In response to the call to be silent Bartimaeus has all the more reason to shout. What does it take to deter you from confessing Jesus? You’ll see amazing things as you follow him! This is the final part of our sermon series “Family Values.”
Family Values 8) Our Family Follows Jesus
23rd Sunday after Pentecost
October 28, 2018
Pastor Tom Barthel
The other day I headed out for work. After saying goodbye to my family, I went out the front door and headed down the driveway to my car. But on that morning, there was something a little different. For each step out the door I had been followed by tiny little feet. One of my sons had snuck out the door with me and was right behind me. He was hoping, against all odds, that maybe this time I would take him with me. I thought he was just acting goofy, so I told him to go back in the house. But it turns out he was serious. It took a lot more effort to get him to stop trying to follow me. All of us gathered here follow Jesus. How determined should we be in following him? This morning we’ll answer that question as we look once more at Mark 10. We’ll finish off our sermon series on “Family Values” as we see two very different ways people follow Jesus.
Jesus’ following was increasing as he neared Jerusalem. On his way he was passing through the city of Jericho. His death wasn’t too far away now. The next thing recorded in Mark’s gospel account is the large crowd with Jesus as he enters Jerusalem on Palm Sunday. When he came to Jericho a considerably large was following him.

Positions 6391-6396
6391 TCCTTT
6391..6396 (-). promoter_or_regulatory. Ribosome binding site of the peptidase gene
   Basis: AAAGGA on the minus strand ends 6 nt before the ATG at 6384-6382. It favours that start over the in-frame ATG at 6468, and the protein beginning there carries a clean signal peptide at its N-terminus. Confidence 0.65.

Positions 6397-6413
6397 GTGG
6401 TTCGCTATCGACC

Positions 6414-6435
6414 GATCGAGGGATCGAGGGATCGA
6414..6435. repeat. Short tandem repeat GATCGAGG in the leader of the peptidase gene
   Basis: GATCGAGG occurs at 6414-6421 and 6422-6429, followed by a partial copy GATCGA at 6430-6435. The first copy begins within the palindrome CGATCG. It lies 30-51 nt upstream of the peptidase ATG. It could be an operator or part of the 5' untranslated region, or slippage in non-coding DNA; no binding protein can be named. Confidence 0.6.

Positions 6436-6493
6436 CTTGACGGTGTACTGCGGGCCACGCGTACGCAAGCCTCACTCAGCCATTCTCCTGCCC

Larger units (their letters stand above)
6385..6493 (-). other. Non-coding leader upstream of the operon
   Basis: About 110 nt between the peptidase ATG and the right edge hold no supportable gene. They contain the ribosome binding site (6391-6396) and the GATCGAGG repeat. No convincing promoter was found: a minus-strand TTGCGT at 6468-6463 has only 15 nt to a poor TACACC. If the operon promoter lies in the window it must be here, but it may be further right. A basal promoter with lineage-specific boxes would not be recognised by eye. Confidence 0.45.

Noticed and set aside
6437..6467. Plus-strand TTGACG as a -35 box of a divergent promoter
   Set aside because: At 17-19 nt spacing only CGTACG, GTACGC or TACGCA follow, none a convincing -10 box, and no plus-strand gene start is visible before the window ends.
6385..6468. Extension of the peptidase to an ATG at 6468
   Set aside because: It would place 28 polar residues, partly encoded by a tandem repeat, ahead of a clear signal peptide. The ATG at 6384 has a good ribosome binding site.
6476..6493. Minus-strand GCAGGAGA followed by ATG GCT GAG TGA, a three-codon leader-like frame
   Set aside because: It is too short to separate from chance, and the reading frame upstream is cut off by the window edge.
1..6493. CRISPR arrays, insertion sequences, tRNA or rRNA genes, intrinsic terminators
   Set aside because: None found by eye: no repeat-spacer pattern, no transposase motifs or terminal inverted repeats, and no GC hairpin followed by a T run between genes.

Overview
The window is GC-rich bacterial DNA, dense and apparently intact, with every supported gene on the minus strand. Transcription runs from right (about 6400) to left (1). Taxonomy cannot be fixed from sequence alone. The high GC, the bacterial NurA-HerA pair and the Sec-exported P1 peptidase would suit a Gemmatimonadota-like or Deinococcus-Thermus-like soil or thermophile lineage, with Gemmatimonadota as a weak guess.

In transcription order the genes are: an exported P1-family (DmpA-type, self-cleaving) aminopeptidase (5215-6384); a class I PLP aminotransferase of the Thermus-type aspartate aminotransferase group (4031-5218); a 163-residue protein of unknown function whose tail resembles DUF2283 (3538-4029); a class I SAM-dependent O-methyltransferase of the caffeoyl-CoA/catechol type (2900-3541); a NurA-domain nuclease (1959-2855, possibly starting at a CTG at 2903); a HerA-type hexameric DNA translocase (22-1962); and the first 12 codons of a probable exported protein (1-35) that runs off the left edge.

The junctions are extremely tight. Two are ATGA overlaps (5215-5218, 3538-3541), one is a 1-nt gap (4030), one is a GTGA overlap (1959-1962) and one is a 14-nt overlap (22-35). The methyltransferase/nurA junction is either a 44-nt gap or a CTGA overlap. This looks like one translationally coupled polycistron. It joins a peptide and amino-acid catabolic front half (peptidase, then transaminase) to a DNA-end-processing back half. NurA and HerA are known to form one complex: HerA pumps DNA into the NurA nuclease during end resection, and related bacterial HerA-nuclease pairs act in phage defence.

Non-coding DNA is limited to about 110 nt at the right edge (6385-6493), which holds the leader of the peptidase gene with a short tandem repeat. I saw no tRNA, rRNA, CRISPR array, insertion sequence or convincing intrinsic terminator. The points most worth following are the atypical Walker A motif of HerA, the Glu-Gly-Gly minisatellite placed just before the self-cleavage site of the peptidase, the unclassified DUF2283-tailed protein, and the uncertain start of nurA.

Somewhere between the old city of Jericho and the new city of Jericho was a man who wanted to join the crowds. But he had a problem. He couldn’t even see the road. He was blind. Matthew’s account notes that he sat along the side of the road next to another blind beggar. But there was something extraordinary about this particular blind beggar. His name was Bartimaeus. And there was much more to him than what met the eye. Bartimaeus believed in Jesus.
It became quite clear that he has faith in Jesus as Savior. When he learned that Jesus of Nazareth was near he began to call out, “Jesus, Son of David, have mercy on me!” This was a cry of faith. Very few actually called out to Jesus with this Messianic title. Before Palm Sunday this title is only spoken to Jesus by two other blind men and a woman from Canaan. The title “Son of David” meant Bartimaeus believed Jesus is the Messiah. Holy Scripture prophesied that the son of David would take the throne over Israel and would rule forever in peace over all the world. Bartimaeus believed Jesus, the man from Nazareth was that promised king. All his hopes and all the world’ hopes were on Jesus, Son of David. All of the Scriptures centered on David’s son and what he would do for all the world. Bartimaeus’ lack of sight didn’t keep him from seeing with the eyes of faith that Jesus was his Savior. Though he begged for food, he had tasted the goodness of the Bread of Life.
The crowd at this time, however, wasn’t so convinced of Bartimaeus’ cry. They dismissed it. There were likely many in the crowd who did believe that Jesus was the world’s Savior. But as they followed Jesus on the road they were bothered by Bartimaeus. They were telling him to stop. We don’t know why. But it doesn’t reflect well on their faith. So, we see two very different types of followers of Jesus. The crowd followed him with their eyes. Bartimaeus followed him with his heart.